Reports Tie Jailed US ‘Consulate Worker’ with Drone Strikes

No Air Strikes Since Davis' Arrest, Coincidence?

Anonymous “technical advisor” for the US Consulate in Lahore Raymond Davis, two anonymous motorcyclists gunned down on the streets and a major diplomatic row over the intricacies of the Vienna Convention on diplomatic immunity.

This hardly made for a “simple” story in the first place, but rumors and preliminary reports from unnamed officials are putting a number of new spins on this incident which could potentially turn this into one of the seediest scandals imaginable.

That is because investigators reportedly found GPS targeting chips on Davis, the kind which were used in the US drone attacks in North Waziristan. Adding to the intrigue, Davis is said to have made several unauthorized visits to North Waziristan before his arrest.

If that sounds a little far-fetched, there’s another piece of evidence tying this together. After attacks several times a week there hasn’t been a single US drone strike in the tribal areas in the past 25 days, and they stopped just a couple of days before Davis’ arrest.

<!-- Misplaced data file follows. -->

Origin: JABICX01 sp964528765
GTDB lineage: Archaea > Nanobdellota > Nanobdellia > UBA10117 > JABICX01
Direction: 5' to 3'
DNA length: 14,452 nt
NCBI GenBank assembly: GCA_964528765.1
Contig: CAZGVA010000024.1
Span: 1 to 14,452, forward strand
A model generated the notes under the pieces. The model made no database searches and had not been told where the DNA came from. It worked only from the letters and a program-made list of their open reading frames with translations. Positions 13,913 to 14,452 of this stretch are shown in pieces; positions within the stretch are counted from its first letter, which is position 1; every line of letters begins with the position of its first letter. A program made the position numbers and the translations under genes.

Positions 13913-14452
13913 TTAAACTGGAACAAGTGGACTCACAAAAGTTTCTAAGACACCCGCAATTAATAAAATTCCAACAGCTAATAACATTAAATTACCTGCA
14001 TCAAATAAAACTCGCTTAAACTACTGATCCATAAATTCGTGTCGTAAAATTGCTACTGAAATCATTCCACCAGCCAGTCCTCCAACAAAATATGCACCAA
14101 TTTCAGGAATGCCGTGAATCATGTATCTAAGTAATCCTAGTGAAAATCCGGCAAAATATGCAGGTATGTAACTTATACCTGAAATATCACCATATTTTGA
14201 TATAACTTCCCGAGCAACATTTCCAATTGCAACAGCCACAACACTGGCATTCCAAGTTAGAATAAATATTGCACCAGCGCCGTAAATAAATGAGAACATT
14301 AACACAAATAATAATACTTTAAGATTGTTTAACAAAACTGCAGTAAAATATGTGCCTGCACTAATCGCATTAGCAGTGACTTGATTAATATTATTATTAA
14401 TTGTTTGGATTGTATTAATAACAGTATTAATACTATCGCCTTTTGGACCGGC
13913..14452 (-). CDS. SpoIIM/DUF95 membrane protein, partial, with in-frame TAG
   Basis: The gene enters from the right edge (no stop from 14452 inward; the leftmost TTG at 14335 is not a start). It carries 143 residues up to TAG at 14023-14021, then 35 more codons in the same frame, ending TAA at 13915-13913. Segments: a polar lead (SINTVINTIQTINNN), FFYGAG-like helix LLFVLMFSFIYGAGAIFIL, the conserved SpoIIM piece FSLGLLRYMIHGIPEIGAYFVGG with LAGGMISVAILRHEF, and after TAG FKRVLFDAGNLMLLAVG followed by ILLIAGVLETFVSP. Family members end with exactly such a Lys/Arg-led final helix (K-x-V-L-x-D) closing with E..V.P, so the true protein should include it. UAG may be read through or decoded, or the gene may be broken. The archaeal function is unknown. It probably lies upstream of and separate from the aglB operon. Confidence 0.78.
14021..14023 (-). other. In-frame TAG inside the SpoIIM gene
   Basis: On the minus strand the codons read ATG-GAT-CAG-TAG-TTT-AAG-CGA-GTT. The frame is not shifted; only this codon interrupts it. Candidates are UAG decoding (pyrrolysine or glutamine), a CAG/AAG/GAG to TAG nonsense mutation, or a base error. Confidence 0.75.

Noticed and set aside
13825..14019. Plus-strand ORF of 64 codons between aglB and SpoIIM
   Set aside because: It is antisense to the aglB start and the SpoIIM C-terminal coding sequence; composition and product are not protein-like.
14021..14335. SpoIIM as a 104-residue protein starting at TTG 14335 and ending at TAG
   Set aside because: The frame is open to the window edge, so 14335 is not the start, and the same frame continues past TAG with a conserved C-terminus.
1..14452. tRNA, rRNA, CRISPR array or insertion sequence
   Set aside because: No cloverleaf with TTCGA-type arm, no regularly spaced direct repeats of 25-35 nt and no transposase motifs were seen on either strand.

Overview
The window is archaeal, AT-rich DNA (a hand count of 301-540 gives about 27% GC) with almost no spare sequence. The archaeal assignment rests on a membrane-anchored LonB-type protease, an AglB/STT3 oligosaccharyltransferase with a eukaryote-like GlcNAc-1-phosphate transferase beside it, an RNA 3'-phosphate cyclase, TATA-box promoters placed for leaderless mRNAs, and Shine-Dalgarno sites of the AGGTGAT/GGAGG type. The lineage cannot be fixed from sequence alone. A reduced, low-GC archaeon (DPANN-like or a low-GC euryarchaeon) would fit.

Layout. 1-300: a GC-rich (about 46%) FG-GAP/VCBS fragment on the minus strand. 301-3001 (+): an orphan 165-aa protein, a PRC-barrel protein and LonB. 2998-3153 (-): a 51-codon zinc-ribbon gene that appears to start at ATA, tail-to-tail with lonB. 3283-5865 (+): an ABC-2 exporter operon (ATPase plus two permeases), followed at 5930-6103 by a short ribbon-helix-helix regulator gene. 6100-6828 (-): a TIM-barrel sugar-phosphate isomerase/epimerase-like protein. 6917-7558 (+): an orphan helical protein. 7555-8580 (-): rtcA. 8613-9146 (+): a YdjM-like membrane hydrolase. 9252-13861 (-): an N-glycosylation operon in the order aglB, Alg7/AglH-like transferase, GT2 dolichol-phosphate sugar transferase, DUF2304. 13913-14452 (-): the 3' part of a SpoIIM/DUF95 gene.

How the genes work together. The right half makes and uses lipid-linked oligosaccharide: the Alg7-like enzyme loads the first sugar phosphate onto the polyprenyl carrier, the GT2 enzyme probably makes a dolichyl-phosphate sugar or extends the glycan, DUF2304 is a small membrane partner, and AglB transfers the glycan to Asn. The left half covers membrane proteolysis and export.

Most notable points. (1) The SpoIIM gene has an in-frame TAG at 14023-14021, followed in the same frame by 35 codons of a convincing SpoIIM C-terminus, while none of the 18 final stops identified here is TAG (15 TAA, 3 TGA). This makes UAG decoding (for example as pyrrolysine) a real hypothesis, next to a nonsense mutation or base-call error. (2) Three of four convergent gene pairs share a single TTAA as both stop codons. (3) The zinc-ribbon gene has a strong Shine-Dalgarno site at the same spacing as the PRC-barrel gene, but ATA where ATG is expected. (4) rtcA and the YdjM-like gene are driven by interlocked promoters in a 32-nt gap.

What about the two cyclists? The ones Davis said were trying to “rob” him and that he shot in the back, including one he jumped out of the car and ran down the street to finish off? Reports have been around from the start that they may have been spies for Pakistan’s Inter-Services Intelligence (ISI) agency, and if Davis was indeed involved in the drone strikes, it might well explain their interest in him.

Obviously all of this is pretty speculative, but the story of impossible intrigue and diplomatic dispute does seem internally consistent, and only adds another reason why this story will simply not vanish from headlines in Pakistan.

Author: Jason Ditz

Jason Ditz is Senior Editor for He has 20 years of experience in foreign policy research and his work has appeared in The American Conservative, Responsible Statecraft, Forbes, Toronto Star, Minneapolis Star-Tribune, Providence Journal, Washington Times, and the Detroit Free Press.